There are many references in Australian newspapers during the First World War of the potential effect of this song on recruiting men from audiences when it was performed. Dorothy Brunton's performance was just one of these. Miss Grace Palorta's performance at the Garcia students annual picnic held in November 1914 was another with Freeman's Journal (Sydney), recording that she 'drove the hint home so charmingly, and convincingly that one felt sure every man in the audience would enlist straight away.' It also featured in the theatre performance of 'The girl on the film' at Her Majesty's Theatre, Sydney during early 1915 where the song was described as 'a patriotic appeal calculated to make any young buck in the audience with his best girl swiftly spring to attention and volunteer for the front.' There were also several references to the lyrics 'We shall cheer you, thank you, kiss you, when you come back again' in regards to returned service personnel. One of these instances occured during a performance of the song by a popular music hall performer in London on 13 February 1915 when two soldiers, wounded at the Battle of Mons, appeared during the chorus amidst much cheering.

This song was particularly popular in the Wimmera district of Victoria during the First World War where it was performed by the group of seven female entertainers from Horsham, Victoria called, The White Court Minstrels. The group travelled through the Wimmera during 1915, collecting money for the Belgian Relief Fund, the Patriotic Fund and the Red Cross. They appeared at Hamilton, Victoria on 29 July 1915 where 'We don't want to lose you' was collectively performed as a chorus by all seven entertainers, and a totla of 150 pounds raised for the Red Cross. At Minyip, Victoria, a sum of 55 pounds was secured for the Minyip Red Cross Society during a concert on 13 November 1915. Both here and at Rupanyup, approximately two weeks later, 'We don't want to lose you' was performed by Miss Church. The song was described in The Minyip Guardian and Sheep Hills Advocate with the following comments about the lyrics: '...in which an appeal is made for young men to take up arms, was very appropriate, in view of the critical period through which our Australian boys in the trenches are passing.' The Rupunyaup Spectator picked up this theme, reporting that it was 'a ladies recruiting song which stirred the house to cheers.' There were many other newspaper articles in Australia that also drew attention to the effect of the lyrics of this song on the audience.

This was also a very popular song at farewell and welcome home events for service personnel during the First World War. Private Max Weldon, Private Tom Stewart, Private Arthur Stewart and Private Charles Marshall arrived at Barkly, Victoria on Thursday 28 April 1916 after taking a car from Ararat, Victoria on the occasion of their final leave following their enlistment in the AIF. They were joined at Barkly by Private Will Cheeseman and Private Allan Driscoll the following day. A social evening and presentation was quickly organised that included a short musical program featuring ‘We don’t want to lose you’, performed by Miss Olga Weldon. The Triumph Hall was filled by local residents to farewell the Snowy River Boys who had enlisted in the AIF and were home on final leave: Corporal King; Private W Penney; Private F Foster; Private W Apps; Private A McInnes; Private I Quigley; Private J Webb; Private J O’Grady; Private H Robertson; Private A Winner; Private C Rein; Private H Bingley; Private A Jacobs and Private E Venables. Sapper McDonald was also welcomed home as part of the event as he had been invalided as a result of active service. One of the speakers during the evening recited the chorus of the song ‘Your King and Country want you’. A farewell for Chaplain Cecil Lonergan was held at Bathurst on Thursday 7 September 1916. The choir of the Patrician Brothers’ Schools, under the direction of Mrs Holkien, performed ‘We don’t want to lose you’ as part of the program of music and songs during the event. Lonergan enlisted on 9 September 1916 and served with the Australian Chaplains Department until his return to Australia on 4 January 1919.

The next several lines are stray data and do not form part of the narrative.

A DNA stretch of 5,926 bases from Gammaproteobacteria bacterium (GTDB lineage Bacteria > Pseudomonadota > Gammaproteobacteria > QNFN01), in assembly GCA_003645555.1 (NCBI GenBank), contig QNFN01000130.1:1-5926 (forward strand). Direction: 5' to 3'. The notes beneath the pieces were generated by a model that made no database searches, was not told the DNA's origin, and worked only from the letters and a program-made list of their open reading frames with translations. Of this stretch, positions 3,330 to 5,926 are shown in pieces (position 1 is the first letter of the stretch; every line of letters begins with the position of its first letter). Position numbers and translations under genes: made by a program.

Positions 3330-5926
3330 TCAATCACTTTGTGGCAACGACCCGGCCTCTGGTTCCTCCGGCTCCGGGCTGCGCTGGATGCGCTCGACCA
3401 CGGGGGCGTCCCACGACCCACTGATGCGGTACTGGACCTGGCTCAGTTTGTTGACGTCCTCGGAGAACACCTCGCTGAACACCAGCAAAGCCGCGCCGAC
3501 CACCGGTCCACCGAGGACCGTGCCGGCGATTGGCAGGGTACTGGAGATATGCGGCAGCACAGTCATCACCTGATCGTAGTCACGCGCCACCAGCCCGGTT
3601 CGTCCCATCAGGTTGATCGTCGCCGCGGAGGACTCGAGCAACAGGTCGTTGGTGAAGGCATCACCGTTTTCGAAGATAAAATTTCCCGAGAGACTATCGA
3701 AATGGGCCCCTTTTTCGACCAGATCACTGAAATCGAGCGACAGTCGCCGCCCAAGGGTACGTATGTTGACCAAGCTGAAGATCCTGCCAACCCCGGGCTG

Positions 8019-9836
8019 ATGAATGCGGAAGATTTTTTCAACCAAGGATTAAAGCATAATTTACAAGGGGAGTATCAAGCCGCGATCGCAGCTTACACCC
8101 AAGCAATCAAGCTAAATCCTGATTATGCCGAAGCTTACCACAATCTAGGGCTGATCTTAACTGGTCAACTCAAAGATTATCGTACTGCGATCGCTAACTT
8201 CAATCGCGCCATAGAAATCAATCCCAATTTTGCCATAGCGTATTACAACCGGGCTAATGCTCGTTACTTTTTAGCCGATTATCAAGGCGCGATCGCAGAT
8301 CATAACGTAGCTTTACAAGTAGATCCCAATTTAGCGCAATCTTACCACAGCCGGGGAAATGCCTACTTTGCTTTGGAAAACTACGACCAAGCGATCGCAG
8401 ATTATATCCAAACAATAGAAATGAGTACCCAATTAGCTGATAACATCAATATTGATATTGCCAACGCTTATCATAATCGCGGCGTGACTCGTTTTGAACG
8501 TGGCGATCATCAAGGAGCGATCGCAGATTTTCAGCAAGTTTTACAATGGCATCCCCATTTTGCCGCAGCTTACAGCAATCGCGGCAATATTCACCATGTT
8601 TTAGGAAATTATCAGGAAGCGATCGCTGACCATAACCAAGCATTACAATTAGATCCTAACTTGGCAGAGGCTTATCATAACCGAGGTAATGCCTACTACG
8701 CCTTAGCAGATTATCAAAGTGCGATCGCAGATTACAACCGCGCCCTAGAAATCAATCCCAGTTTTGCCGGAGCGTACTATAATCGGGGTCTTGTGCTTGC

This song was performed by Australian service personnel during the First World War. Trooper Charles Gilbert who served with the 4th Anzac Camel Battalion, wrote the following in a letter that was published in the Nepean Times on 29 January 1916: 'We had to wait at the station for about an hour for the second party, who left Liverpool by a later train, and after a while, as the wait began to be rather tedious, somebody was seized with a brilliant idea, and shouted out to our bandmaster - "What about some music?" - and the reply came with a yell - "Music". The bandmaster, like the real good sport he is, smilingly nodded to the boys, and soon the band became to play "Ragtime", "Australia will be there", "We don't want to lose you", and various other appropriate items which kept the boys alive till the other contingents arrived...'

This song also featured in fundraising events held for the war effort and associated appeals. It was performed by Miss Muriel Casey at a concert to raise money for the Red Cross held at Richmond School of Arts on 30 July 1915. Casey also performed this song for an Australia Day concert at Richmond on 31 July, year unknown.